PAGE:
Top 20 Cybersecurity Interview Questions and Answers

In today’s digitally driven world, cybersecurity, the practice of ensuring the confidentiality, integrity, and availability of digital information, has become a paramount concern for individuals and organizations alike. The ever-increasing reliance on interconnected technologies means that safeguarding data and systems is a necessity.

Cybersecurity professionals are the unsung heroes, standing as the last line of defense against an ever-growing spectrum of cyber threats. Their expertise, knowledge, and readiness are instrumental in protecting our most valuable assets – data, privacy, and the very foundations of our interconnected world.

This post, “Top 20 Cybersecurity Interview Questions and Answers,” serves not only as a resource for those embarking on careers in the field but as a reminder of the profound significance of cybersecurity in our modern age as it highlights the fundamental questions you might encounter in a cybersecurity interview, providing comprehensive answers to help you prepare and thrive in this ever-evolving and vital domain.

1. What’s the Difference Between Symmetric and Asymmetric Encryption?

Explanation of the question

Symmetric Encryption involves a single key for both encryption and decryption. Think of it like a traditional lock and key, where the same key (or password) is used to lock and unlock a door. This means that both the sender and receiver need to have the same key to encrypt and decrypt messages. It’s a relatively fast and efficient method, which makes it suitable for securing data at rest.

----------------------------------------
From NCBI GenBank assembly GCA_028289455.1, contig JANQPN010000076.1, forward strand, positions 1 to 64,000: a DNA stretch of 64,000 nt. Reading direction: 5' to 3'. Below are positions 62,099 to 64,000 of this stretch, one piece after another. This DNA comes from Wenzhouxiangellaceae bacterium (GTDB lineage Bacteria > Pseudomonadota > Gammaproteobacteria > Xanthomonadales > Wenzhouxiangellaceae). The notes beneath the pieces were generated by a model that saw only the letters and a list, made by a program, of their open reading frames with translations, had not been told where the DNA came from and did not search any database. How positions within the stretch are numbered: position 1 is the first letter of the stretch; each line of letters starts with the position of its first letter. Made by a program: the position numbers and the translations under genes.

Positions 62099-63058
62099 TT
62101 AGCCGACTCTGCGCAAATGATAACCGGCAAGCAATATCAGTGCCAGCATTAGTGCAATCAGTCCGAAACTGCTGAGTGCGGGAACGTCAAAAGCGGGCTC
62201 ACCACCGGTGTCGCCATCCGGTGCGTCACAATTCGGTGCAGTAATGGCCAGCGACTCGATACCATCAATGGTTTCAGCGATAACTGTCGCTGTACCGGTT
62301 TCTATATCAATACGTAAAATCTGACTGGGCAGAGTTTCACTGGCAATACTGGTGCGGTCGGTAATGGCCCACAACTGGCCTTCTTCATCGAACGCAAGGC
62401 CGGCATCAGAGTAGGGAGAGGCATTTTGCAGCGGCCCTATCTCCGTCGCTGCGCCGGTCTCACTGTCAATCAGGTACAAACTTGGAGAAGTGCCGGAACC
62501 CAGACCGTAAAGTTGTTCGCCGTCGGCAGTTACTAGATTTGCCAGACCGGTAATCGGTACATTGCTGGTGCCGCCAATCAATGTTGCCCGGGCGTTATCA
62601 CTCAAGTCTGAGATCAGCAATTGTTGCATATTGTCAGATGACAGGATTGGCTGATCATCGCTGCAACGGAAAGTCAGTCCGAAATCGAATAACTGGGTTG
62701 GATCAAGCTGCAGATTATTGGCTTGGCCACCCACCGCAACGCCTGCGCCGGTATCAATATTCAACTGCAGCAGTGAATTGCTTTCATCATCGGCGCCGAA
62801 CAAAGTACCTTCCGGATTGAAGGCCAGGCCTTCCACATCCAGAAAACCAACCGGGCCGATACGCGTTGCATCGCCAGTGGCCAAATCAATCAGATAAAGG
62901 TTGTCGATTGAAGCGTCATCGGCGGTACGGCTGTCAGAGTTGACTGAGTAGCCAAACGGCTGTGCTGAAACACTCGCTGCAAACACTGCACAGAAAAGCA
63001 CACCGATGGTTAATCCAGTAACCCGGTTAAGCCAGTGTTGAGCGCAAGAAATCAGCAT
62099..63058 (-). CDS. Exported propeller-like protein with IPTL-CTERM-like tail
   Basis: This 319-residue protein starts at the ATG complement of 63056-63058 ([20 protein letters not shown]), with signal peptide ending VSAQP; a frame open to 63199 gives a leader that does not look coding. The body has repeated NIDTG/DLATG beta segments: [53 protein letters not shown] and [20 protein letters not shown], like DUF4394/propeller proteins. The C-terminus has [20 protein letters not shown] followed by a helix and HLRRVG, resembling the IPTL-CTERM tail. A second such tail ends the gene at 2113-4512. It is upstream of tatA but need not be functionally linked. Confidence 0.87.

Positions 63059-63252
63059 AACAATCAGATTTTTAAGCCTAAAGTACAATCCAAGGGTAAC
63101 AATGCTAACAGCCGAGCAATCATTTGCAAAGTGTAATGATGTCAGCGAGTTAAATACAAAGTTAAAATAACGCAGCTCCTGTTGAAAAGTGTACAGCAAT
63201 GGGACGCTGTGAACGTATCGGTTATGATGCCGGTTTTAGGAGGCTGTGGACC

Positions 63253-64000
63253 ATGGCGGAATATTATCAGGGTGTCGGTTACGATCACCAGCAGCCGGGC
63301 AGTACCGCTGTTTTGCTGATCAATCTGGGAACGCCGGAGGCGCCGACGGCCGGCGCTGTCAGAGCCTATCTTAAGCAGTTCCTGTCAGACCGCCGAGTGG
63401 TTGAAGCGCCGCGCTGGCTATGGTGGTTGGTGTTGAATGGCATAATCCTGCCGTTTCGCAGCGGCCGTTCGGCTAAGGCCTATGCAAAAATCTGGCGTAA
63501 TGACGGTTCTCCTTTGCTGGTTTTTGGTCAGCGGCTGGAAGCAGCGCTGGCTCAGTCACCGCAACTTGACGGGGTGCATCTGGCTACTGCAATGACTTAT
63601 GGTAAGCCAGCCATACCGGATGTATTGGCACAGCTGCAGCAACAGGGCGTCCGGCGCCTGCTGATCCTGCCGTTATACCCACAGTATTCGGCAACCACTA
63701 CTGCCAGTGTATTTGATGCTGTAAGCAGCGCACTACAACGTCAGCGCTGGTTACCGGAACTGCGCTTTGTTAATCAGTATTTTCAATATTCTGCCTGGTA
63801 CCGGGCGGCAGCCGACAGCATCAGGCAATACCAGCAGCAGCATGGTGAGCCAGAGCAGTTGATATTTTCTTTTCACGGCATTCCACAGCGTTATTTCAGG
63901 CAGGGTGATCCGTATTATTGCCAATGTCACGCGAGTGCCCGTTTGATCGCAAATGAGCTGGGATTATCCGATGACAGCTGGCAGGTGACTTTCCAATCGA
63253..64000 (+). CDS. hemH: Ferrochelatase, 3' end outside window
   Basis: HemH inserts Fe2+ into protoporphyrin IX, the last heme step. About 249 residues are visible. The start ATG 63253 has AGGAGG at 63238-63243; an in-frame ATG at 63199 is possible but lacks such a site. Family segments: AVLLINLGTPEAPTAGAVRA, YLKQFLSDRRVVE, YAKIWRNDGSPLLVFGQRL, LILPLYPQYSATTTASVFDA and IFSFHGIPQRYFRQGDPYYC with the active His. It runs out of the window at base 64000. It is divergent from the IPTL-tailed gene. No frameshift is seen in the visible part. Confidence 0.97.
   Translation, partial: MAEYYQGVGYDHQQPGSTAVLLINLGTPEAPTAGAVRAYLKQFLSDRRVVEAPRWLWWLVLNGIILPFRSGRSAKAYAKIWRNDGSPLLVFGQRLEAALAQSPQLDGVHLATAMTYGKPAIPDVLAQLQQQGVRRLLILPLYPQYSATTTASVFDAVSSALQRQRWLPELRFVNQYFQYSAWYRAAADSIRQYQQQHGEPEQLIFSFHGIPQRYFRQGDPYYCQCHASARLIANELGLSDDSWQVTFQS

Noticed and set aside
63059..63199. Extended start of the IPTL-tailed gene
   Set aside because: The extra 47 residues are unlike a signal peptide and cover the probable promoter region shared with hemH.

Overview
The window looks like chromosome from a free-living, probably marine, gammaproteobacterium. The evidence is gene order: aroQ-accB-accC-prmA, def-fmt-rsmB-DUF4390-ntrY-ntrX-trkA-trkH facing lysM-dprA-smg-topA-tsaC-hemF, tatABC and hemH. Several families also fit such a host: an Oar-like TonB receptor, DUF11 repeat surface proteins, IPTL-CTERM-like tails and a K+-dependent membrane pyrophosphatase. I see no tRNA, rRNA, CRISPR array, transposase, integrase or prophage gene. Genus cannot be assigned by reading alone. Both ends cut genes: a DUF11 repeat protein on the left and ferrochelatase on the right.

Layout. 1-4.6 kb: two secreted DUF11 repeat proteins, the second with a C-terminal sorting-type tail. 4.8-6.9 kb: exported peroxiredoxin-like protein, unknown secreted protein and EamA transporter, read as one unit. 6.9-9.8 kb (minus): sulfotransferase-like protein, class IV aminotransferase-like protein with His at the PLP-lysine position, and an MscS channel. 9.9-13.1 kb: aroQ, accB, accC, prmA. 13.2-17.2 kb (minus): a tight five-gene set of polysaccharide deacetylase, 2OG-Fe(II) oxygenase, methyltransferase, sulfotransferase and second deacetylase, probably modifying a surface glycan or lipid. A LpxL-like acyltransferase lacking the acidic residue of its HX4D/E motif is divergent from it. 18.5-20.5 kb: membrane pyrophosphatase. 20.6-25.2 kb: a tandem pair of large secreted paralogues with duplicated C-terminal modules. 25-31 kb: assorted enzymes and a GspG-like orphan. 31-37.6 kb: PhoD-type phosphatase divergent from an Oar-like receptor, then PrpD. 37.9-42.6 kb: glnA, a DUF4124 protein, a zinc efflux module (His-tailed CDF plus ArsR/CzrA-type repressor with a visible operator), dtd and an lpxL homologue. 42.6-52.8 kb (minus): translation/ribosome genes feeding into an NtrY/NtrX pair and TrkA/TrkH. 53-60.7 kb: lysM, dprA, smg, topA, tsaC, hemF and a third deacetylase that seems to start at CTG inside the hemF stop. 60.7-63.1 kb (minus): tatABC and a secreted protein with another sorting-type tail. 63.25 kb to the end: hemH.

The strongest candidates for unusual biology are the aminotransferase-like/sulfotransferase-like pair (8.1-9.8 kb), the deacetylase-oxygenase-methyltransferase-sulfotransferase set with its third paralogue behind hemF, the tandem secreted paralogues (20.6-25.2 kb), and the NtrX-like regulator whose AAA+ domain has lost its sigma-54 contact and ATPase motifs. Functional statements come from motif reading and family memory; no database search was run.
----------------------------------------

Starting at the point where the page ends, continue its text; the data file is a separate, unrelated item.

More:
Asymmetric Encryption, on the other hand, uses a pair of keys: a public key for encryption and a private key for decryption. It’s like having a special lock where anyone can drop a message into a box (using the public key), but only the person with the corresponding private key can open and read it. This method is excellent for secure data transmission because the public key can be openly shared, while the private key remains a closely guarded secret.

Practical Example

Imagine Alice wants to send a secure message to Bob. If they use symmetric encryption, they both need to have the same shared secret key. But with asymmetric encryption, Bob can freely share his public key with anyone, and only he can decrypt the messages encrypted with his private key.

In summary, the main difference lies in the use of one shared key (symmetric) versus a pair of keys (asymmetric). Symmetric encryption is like a single key for a single lock, while asymmetric encryption is like a lock with two unique keys, one for locking and one for unlocking.

2. What Is SSL and Why Is It Not Enough When It Comes to Encryption?

Explanation of the question

SSL, which stands for Secure Sockets Layer, is a cryptographic protocol designed to provide secure communication over the internet. It’s primarily used to secure data transmission between a user’s web browser and a website’s server. SSL has been a cornerstone of online security for many years, ensuring that data, such as login credentials, credit card information, and personal details, remains confidential and tamper-proof during transit. It’s often symbolized by the padlock icon in your web browser’s address bar.